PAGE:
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Digital Heritage Seminar: Image Processing
KBR invites you to attend a scholarly series on digital cultural heritage: the KBR Digital Heritage Seminar, in cooperation with ULB-UGent-VUB-UCL.
In this series from February to June 2022 we will virtually host three academic scholars in presenting their work on cultural heritage and specifically on image processing.
“The devil is in the details!” When it comes to digital cultural heritage, this is as true as “The devil is in the images!” Great efforts have been devoted to the digitization of original collections in the cultural heritage. On the one hand, this helps greatly in promoting the collections and in allowing the general public to have much easier access to the collections (e.g. by publishing the images on websites like our digital library Belgica). On the other hand, technologies still need to be advanced in order to fully exploit the information (e.g. texts) that are still locked behind the digitized images.
In this series, we are very honored to have three researchers who have rich experiences in image analysis and especially for extracting information from digitized collections.
Apostolos Antonacopoulos, University of Salford, Manchester, UK
“Understanding information-rich documents: experiences with historical England & Wales censuses”
In the Pattern Recognition and Image Analysis (PRImA) research Lab, from the University of Salford, great efforts have been devoted to the investigation and analysis of cultural heritage materials especially using image processing and pattern recognition techniques. In the last a few years, a series of large-scale projects, including IMPACT – Improving Access to Text, Europeana Newspapers, Succeed – Support Action Centre of Competence in Digitisation, EMPO – Early Modern OCR project and Census 1961 were being hosted by PRImA.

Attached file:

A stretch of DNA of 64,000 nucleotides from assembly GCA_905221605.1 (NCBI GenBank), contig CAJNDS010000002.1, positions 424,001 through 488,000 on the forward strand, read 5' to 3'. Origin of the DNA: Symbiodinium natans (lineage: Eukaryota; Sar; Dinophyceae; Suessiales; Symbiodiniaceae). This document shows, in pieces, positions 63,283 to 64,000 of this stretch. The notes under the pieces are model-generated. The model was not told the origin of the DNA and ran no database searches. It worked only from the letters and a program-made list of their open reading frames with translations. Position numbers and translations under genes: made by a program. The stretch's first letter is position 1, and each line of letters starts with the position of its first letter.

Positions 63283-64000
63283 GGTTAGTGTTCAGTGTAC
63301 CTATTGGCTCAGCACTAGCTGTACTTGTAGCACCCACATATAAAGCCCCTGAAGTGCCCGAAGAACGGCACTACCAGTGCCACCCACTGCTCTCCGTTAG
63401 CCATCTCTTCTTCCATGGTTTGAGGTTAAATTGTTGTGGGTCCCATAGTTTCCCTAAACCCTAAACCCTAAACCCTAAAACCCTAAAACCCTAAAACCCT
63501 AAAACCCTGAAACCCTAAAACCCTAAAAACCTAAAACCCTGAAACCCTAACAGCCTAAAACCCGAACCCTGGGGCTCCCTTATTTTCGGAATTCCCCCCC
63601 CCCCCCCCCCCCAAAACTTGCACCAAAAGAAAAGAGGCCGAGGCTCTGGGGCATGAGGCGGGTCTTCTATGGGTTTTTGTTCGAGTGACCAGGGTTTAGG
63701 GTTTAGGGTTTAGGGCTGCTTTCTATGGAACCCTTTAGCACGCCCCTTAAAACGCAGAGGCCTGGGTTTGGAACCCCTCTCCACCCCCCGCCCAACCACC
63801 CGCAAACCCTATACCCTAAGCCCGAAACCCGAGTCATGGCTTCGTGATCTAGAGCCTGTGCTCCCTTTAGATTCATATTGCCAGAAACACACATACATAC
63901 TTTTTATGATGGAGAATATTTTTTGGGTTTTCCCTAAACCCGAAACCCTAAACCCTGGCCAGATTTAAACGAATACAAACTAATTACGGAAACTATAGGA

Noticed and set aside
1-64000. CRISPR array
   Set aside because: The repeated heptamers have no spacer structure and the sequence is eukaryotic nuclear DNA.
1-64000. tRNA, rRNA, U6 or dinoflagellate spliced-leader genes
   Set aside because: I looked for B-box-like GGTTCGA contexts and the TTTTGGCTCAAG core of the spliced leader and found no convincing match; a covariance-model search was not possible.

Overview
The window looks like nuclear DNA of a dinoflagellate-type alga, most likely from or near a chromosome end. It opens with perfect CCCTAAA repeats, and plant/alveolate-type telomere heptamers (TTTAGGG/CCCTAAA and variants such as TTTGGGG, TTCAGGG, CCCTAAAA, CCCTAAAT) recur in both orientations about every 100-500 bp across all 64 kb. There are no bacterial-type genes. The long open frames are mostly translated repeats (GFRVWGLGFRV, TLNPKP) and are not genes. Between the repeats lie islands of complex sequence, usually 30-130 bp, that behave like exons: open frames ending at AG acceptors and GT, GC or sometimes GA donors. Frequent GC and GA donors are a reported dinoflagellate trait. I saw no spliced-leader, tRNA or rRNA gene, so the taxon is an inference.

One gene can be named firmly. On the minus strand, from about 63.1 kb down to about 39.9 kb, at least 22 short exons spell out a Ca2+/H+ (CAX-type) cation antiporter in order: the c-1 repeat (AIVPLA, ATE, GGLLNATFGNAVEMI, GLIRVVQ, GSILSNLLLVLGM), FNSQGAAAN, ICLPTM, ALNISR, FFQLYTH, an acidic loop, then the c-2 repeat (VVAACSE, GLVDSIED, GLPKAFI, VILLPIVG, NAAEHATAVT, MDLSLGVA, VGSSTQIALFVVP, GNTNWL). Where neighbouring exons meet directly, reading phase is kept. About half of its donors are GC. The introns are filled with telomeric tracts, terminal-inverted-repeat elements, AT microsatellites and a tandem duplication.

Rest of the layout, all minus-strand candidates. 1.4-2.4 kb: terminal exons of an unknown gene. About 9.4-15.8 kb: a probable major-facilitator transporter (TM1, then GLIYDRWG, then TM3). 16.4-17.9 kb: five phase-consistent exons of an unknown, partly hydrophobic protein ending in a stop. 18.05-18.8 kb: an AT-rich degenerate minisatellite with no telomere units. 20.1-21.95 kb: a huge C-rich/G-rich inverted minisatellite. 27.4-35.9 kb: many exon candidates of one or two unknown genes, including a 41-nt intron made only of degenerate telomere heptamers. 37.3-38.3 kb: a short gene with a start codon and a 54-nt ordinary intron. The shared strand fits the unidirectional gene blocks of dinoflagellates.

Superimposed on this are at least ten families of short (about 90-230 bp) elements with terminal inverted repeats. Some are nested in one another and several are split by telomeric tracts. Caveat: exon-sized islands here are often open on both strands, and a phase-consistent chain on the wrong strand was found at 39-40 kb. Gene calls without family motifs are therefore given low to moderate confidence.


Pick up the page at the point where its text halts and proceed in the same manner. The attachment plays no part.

In this talk, Prof. Antonacopoulos, the founder and leading professor of PRImA, will give his insights on the processing and exploitation of cultural heritage materials. A special focus will be given to the ongoing project of Census-1961, where the main objective is to extract and model historical population census information using computer vision techniques.
Registration is free but mandatory. The morning of the event you will be sent the link to the webinar. Should you have any further questions please email firstname.lastname@example.org.
Duration: 1,5 hoursRegister here
About the speaker
Professor Apostolos Antonacopoulos currently leads the Pattern Recognition and Image Analysis (PRImA) research Lab at the University of Salford, UK. He is also a member of the executive committee of the International Association for Pattern Recognition (IAPR) which is one of the largest international association of non-profit, scientific organizations which are concerned with pattern recognition, computer vision, and image processing in a broad sense.